Symbolic Power, Politics, and Intellectuals: The Political Sociology of Pierre Bourdieu by David L. Swartz (University of Chicago Press, 2013).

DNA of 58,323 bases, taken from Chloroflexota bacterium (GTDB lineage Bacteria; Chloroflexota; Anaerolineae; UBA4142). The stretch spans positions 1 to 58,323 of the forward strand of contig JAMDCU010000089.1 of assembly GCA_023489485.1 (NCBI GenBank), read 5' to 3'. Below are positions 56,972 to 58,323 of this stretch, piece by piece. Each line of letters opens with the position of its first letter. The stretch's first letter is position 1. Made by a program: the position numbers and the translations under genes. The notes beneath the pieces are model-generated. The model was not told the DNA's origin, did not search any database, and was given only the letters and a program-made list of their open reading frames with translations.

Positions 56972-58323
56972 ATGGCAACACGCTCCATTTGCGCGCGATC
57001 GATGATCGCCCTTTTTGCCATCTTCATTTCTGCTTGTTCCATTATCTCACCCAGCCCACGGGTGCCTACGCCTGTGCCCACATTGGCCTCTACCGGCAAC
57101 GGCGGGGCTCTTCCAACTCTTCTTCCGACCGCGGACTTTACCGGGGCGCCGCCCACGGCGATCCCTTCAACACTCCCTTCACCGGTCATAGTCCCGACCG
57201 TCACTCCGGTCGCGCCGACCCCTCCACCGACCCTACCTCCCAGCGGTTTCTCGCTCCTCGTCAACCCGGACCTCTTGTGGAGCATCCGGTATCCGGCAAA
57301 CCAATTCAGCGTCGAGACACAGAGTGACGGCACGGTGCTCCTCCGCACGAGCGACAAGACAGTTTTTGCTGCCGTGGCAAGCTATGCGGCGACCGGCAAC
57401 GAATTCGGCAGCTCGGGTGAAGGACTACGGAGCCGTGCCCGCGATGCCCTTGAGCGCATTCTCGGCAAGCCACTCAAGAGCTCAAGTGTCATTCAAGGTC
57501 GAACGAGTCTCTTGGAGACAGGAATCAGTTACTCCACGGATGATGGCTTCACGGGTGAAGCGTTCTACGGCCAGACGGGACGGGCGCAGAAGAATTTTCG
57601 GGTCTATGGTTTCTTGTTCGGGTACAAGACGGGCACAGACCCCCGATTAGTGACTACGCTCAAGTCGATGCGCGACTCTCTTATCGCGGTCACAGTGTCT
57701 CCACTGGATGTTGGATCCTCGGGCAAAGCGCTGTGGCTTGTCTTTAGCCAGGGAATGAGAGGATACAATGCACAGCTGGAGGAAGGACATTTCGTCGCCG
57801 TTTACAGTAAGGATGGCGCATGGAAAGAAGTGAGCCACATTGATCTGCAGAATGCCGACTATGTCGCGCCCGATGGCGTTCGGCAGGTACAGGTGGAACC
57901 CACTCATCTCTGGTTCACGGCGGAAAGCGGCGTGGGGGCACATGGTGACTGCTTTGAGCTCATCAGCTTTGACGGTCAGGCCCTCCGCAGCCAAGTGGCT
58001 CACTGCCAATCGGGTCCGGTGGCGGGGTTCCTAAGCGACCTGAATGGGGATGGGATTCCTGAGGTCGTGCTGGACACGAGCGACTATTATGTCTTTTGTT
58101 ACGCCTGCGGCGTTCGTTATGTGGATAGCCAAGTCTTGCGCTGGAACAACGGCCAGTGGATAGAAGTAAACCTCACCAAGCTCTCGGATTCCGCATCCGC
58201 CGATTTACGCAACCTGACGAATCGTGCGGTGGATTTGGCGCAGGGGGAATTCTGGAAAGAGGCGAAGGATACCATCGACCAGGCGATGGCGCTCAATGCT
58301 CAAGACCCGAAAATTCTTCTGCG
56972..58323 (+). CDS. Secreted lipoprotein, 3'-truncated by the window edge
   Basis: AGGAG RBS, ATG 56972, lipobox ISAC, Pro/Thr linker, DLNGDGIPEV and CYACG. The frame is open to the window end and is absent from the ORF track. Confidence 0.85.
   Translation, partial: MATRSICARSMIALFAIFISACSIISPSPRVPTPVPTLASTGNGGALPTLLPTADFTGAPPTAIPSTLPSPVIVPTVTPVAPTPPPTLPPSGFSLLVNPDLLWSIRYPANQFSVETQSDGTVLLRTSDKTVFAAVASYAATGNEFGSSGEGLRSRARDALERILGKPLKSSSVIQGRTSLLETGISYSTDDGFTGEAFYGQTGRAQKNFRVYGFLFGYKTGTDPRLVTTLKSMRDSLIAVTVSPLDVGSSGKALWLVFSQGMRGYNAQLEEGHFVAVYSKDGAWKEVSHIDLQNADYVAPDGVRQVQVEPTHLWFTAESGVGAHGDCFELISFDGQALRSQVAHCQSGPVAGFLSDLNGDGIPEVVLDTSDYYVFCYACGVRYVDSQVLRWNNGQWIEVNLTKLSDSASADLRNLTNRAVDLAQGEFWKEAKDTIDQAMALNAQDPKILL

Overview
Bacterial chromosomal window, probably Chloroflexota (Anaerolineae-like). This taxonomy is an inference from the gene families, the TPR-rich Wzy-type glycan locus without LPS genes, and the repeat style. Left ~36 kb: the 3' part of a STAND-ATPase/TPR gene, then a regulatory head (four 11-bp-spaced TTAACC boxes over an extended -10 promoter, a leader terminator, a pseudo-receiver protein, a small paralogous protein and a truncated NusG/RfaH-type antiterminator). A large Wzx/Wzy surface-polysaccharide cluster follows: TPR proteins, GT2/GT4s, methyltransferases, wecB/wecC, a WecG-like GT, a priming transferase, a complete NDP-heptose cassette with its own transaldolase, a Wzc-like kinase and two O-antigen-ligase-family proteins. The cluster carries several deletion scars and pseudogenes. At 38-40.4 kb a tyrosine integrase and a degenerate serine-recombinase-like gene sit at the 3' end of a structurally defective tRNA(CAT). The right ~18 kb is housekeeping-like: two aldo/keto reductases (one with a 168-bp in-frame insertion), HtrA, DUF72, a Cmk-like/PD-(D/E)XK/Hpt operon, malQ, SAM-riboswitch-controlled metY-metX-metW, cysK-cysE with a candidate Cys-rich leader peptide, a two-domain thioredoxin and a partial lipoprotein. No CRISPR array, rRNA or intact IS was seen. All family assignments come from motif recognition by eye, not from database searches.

The multi-faceted work of Pierre Bourdieu, clearly one of the greatest post-World War II sociologists, has inspired much research in a wide variety of areas, such as culture, taste, education, theory, and stratification. Largely neglected, however, is the underlying political analysis in Bourdieu’s sociology, his political project for sociology, and his own political activism. Yet the analysis of power, particularly in its cultural forms, stands at the heart of Bourdieu’s sociology. Bourdieu challenges the commonly held view that symbolic power is simply “symbolic.” His sociology sensitizes us to the more subtle and influential ways that cultural resources and symbolic categories and classifications interweave prevailing power arrangements into everyday life practices. Indeed cultural resources and processes help constitute and maintain social hierarchies. And these form the bedrock of political life.